The Crest of the Commonwealth of Australia Treasury Portfolio Ministers
Picture of Wayne Swan

Wayne Swan

Deputy Prime Minister and Treasurer

3 December 2007 - 27 June 2013

28 May 2008

Interview with
Kerry O'Brien

7.30 Report

28 May 2008

SUBJECT: FuelWatch

O’BRIEN:

Wayne Swan, we now know that four government departments, at least four government departments have raised serious concerns about whether FuelWatch will work in the way you say it will.  So, why are you going ahead with it?

TREASURER:

Well, we strongly backed it because particularly the ACCC, the competition watchdog, recommended it to us.  They made a very significant presentation to our ERC.  We also had the Petrol Price Commissioner there and Ministers were convinced that this would deliver the best deal for Australian families at the petrol browser.  I am strongly supportive of any moves such as this which can give information and knowledge to consumers so that they can get the best price on any given day.

O’BRIEN:

But PM&C, the Prime Minister's own department, says econometric modelling undertaken by the ACCC is somewhat inconclusive with respect to the overall pump price but indicates that a small overall price increase cannot be ruled out.

TREASURER:

I don’t believe that is an accurate reflection of the ACCC modelling.  The ACCC modelling shows a number of things.  In Western Australia over a period of time it has delivered a 2 cents a litre advantage, but what it really delivers is knowledge and power to consumers.  Because at the moment all the power lies with the petrol retailers who get to set and change their price when they want and most consumers can’t take advantage of that.  What we have in this scheme is the ability of any consumer, particularly a price-sensitive consumer, to know where the best price is and to access that price on any given day.  I just don't think some of the advice that came from some of the departments was all that practical or realistic or really rooted in the real world.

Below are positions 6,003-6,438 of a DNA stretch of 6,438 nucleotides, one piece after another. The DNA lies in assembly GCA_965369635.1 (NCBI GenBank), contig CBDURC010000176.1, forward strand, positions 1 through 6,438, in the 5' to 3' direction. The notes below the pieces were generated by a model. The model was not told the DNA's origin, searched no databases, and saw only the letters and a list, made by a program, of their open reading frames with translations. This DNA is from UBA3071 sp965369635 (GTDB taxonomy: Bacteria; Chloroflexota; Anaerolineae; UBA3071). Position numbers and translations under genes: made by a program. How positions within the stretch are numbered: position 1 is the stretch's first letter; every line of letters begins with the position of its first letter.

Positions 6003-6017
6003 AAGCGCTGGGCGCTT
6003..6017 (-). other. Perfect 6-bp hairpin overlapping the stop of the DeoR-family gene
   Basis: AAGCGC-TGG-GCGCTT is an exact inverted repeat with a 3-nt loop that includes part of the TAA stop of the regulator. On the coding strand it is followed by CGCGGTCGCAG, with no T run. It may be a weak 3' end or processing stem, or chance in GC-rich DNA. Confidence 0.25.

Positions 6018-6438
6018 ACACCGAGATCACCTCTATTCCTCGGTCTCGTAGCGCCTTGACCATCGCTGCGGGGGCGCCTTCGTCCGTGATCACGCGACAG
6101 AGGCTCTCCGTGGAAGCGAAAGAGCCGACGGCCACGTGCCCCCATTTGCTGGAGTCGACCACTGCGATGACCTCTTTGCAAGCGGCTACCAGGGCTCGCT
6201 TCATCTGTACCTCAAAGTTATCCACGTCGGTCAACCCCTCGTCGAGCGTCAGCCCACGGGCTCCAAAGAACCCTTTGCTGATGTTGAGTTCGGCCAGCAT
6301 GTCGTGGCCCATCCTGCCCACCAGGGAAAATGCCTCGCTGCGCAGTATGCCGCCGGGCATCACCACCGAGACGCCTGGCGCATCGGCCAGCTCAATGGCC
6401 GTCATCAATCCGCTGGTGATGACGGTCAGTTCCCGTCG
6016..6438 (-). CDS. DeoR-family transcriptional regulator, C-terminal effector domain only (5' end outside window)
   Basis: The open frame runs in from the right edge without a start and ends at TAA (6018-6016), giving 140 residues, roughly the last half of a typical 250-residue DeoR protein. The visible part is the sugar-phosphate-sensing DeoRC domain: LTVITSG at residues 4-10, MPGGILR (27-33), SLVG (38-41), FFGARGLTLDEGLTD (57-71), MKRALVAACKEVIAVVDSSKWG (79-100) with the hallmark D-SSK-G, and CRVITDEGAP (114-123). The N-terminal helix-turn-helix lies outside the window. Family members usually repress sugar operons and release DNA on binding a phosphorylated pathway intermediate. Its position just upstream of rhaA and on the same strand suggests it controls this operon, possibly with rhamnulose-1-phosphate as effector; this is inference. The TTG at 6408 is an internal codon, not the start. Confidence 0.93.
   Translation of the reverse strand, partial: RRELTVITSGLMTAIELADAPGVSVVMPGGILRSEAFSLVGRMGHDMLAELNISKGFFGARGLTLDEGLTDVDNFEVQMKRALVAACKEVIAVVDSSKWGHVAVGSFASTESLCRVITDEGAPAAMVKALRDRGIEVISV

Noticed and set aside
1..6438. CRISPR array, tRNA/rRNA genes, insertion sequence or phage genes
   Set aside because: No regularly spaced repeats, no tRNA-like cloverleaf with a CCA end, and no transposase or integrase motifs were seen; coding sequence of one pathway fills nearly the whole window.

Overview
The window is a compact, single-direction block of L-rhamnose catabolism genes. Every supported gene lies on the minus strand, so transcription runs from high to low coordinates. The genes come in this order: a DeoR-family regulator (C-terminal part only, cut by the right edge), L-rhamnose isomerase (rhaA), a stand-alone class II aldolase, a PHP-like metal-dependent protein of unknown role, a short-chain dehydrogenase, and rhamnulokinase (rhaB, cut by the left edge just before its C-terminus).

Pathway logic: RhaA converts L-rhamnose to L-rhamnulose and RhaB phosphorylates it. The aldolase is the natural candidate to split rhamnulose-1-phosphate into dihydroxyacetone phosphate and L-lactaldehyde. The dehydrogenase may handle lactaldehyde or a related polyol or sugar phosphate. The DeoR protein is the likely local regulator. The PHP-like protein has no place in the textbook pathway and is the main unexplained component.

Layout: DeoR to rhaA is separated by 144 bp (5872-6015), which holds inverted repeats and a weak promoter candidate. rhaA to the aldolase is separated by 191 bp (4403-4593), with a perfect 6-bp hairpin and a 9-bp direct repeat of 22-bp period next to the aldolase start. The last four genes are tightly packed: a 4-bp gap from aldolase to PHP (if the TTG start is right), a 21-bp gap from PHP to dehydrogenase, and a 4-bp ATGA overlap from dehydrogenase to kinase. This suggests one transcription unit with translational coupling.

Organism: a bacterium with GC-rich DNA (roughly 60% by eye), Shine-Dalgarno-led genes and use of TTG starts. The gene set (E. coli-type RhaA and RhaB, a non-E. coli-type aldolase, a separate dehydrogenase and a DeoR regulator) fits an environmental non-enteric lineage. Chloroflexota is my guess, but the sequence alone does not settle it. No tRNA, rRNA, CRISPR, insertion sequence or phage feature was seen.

O’BRIEN:

The Department of Resources expresses concern that the scheme will reduce competition and market flexibility, increase compliance costs and has more potential to increase prices. I mean, this is an expression of no confidence, in a sense, in the clear advice of four government departments, including the Prime Minister's own department.  

TREASURER:

Kerry, it is no such thing.  Departments are free in coordination comments to make any comments they like.  The job of the Cabinet is to engage in rigorous evaluation.  We did that, to test the views of Ministers at the Cabinet table and to test them with the experts. In this case, the expert is Graeme Samuel from the ACCC.  They are the body that did the modelling.  They are the body that has extensively studied what's gone on in Western Australia, and in addition to that we have the Petrol Price Commissioner from that State as well.  All of the practical, realistic advice the Cabinet received was to go for this scheme and I believe the Cabinet took a correct decision, and frankly, I can't understand why the Federal Opposition is playing politics with this scheme in this way.  Because when people from WA get the opportunity to have their say, they think it's a pretty good scheme.

O’BRIEN:

Mr Swan, if you were in Opposition, if this had happened six months ago when you were in Opposition and there were leaks from four government departments expressing objections to government policy, you'd have absolutely gone to town on it.